Power Dynamics

Pavel Matuska, Czech Republic

Wieslaw Smetek, Poland

There were a few interesting drawings which made an interesting commentary on the power dynamics within the EU with some countries appearing to dominate others. Mutaska's drawing of the "EU mother" pushing a pram and drawing a crowd of childrens representing the member states, clearly places Germany in the dominant position - elevated above all the others, carried on the shoulders of the woman. France appears as the second most dominant riding at the front of the pram and seemingly "leading" the group. In Smetek's artwork of the member states represented by different dog breeds, their fur coats coloured with the national flags, France and Germany seem to be on an even footing, the largest dogs at the centre of the image. A small, terrier in the Spanish colours puls at the tail of the french dog, whilst on the opposite side, another terrier in Polish colours pulls at the leg of the German Shepherd - indicating the complex relationship between these two dominant countries and their direct neighbours. The UK, is of course represented by a seemingly passive looking British bulldog and similarly all the other dogs in the artwork are stationary and non-plussed, perhaps representing the stability of these member states. The smallest dogs in this artwork represent the Baltic states, Estonia, Latvia and Lithuania - alluding to their lack of power and political clout within the EU.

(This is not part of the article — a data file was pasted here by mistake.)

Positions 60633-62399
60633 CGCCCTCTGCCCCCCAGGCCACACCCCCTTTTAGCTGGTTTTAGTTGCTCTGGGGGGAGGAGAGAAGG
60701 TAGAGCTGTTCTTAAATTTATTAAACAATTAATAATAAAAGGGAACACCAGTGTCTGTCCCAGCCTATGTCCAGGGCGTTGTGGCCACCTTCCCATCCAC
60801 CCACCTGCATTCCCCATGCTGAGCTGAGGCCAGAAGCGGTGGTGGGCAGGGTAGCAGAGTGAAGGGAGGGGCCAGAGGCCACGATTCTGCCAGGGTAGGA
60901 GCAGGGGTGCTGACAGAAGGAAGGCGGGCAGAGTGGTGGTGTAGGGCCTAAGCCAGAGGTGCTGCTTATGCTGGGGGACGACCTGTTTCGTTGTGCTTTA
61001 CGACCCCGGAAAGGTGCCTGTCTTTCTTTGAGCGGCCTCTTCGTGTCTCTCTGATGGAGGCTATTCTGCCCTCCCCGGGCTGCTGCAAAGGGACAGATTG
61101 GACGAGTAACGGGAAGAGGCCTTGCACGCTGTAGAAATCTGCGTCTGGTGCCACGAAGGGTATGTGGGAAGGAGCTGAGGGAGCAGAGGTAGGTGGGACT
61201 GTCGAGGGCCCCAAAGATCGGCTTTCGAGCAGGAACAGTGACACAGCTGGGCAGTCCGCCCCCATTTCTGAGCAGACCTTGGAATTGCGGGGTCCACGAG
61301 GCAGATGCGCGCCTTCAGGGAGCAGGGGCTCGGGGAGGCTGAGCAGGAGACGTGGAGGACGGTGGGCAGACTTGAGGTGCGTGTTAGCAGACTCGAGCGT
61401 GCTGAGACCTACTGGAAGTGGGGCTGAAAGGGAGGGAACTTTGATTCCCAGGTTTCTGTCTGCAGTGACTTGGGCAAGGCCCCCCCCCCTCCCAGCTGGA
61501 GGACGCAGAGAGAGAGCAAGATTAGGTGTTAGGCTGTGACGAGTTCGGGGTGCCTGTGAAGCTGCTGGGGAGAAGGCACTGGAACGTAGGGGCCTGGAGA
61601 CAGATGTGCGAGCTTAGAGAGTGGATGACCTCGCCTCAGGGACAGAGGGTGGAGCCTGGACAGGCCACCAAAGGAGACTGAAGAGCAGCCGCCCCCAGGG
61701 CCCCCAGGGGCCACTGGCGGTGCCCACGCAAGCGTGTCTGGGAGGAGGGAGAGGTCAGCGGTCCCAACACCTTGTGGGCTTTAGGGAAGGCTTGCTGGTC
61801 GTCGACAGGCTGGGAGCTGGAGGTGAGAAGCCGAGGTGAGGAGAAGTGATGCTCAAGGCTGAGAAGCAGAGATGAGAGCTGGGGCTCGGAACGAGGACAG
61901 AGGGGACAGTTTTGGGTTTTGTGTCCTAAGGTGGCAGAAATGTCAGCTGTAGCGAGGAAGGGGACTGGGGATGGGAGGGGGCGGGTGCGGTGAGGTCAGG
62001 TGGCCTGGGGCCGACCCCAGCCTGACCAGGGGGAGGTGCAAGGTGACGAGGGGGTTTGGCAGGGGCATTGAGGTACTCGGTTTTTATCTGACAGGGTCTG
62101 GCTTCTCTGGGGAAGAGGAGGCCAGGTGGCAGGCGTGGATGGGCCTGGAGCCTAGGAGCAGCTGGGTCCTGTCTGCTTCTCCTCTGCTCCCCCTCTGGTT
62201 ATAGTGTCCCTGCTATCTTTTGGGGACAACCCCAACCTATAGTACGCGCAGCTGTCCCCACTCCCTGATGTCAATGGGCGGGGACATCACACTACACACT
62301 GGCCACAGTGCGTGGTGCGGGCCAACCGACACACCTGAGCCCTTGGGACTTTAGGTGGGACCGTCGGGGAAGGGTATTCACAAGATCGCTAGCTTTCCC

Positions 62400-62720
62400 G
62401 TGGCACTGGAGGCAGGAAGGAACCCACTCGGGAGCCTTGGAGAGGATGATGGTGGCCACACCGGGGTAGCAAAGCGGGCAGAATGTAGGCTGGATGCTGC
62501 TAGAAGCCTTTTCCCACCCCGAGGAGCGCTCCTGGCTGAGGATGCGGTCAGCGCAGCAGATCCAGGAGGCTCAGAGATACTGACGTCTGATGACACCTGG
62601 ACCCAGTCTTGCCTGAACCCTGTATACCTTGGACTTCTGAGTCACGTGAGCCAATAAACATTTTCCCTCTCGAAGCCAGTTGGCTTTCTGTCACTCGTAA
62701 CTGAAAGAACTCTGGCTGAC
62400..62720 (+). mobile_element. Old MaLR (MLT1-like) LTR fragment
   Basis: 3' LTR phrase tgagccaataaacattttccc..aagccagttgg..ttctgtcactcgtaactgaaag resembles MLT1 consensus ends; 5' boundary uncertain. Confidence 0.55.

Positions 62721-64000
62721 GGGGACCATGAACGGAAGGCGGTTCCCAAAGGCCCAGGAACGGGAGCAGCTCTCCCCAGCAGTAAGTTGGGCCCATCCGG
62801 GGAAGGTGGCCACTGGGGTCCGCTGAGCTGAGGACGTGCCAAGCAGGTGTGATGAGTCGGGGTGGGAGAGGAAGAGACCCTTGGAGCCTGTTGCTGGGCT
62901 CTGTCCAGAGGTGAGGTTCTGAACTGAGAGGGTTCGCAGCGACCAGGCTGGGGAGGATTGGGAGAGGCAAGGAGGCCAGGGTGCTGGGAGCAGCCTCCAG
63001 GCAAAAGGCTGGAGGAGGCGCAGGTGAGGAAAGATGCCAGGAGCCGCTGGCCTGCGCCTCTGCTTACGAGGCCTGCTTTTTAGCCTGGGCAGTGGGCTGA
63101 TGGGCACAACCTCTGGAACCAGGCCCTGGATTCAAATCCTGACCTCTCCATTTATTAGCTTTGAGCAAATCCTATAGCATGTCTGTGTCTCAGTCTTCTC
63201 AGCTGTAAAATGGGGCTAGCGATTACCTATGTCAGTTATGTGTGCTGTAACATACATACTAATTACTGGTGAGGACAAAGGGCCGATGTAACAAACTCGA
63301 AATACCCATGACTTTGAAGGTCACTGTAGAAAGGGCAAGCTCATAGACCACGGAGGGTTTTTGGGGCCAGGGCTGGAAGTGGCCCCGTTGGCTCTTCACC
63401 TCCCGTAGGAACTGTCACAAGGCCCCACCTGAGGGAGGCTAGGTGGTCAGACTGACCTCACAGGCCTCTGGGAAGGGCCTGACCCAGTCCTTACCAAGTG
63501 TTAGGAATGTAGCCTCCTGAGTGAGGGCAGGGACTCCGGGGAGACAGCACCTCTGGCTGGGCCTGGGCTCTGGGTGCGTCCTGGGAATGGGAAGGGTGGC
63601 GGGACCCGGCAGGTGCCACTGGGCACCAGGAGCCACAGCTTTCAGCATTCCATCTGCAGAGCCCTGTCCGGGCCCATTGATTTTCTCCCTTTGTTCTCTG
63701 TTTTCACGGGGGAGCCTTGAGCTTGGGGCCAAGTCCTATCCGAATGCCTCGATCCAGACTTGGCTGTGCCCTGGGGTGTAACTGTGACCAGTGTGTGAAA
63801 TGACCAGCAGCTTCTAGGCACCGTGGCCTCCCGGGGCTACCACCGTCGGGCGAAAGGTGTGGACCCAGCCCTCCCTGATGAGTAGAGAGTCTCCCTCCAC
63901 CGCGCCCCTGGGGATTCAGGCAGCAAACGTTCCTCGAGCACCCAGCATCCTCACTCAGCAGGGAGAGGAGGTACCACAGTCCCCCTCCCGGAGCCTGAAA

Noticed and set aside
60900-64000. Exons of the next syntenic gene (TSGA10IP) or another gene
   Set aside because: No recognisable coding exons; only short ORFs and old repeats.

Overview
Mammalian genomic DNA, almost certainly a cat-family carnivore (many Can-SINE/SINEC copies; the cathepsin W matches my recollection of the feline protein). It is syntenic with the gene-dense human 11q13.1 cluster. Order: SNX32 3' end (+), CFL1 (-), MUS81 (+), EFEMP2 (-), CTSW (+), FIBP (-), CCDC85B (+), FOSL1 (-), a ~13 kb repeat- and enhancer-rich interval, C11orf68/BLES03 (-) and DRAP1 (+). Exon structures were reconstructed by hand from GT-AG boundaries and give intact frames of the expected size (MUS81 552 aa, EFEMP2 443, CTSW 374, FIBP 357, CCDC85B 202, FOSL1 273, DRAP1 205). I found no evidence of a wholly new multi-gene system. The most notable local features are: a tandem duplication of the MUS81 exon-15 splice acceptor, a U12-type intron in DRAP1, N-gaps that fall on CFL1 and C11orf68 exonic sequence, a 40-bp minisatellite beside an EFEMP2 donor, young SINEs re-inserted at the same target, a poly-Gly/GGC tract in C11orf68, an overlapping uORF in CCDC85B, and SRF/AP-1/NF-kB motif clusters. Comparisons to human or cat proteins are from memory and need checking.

Politics is the New Religion

Gergely Bacsa, Hungary

Another frequently recurring element which struck me was the references to religion within the artworks. Coming from the UK, where most of the population are athiest, it has always been interesting for me to travel to countries where religion is still a dominant institution in society. A lot of the smaller member states are very religious, but even in Germany the religious institutions are embedded in the society, such as the Christian Democrat political party - a complete contrast to neighbouring France which prizes secularism. The illustration by Bacsa features the Euro symbol replacing the baby jesus in the manger in the nativity scene - A comment on how money has become the driving value in capitalist societies replacing traditional, Christian morals. In Lichy's drawing, a suited man places an EU halo over the head of a religious statue holding a cross. The bishop stood below looks unconvinced as he holds a typical golden halo in his hand. Again the key message being that EU politics is replacing religion within societies.

The Fall of Communism

Anton Kotreba, Slovakia

Another point interesting reference in Kotreba's cartoon, was the fall of Communism with the break up of the Soviet Union. In his cartoon, a smiling figure holding a spade, appears to be walking towards the EU, whereas a frowning figure behind him, clutches at the sickle and hammer tools which appear on the communist flag along with the star. I found this to be an insightful commentary on this political development and the transition from one union to another with the changing instruments. It also reminded me that I need to learn more about the collapse of the soviet union, which I have been slowly doing as I have visited Eastern block countries and the Western Balkans - but I still have much to learn.

4 views0 comments


bottom of page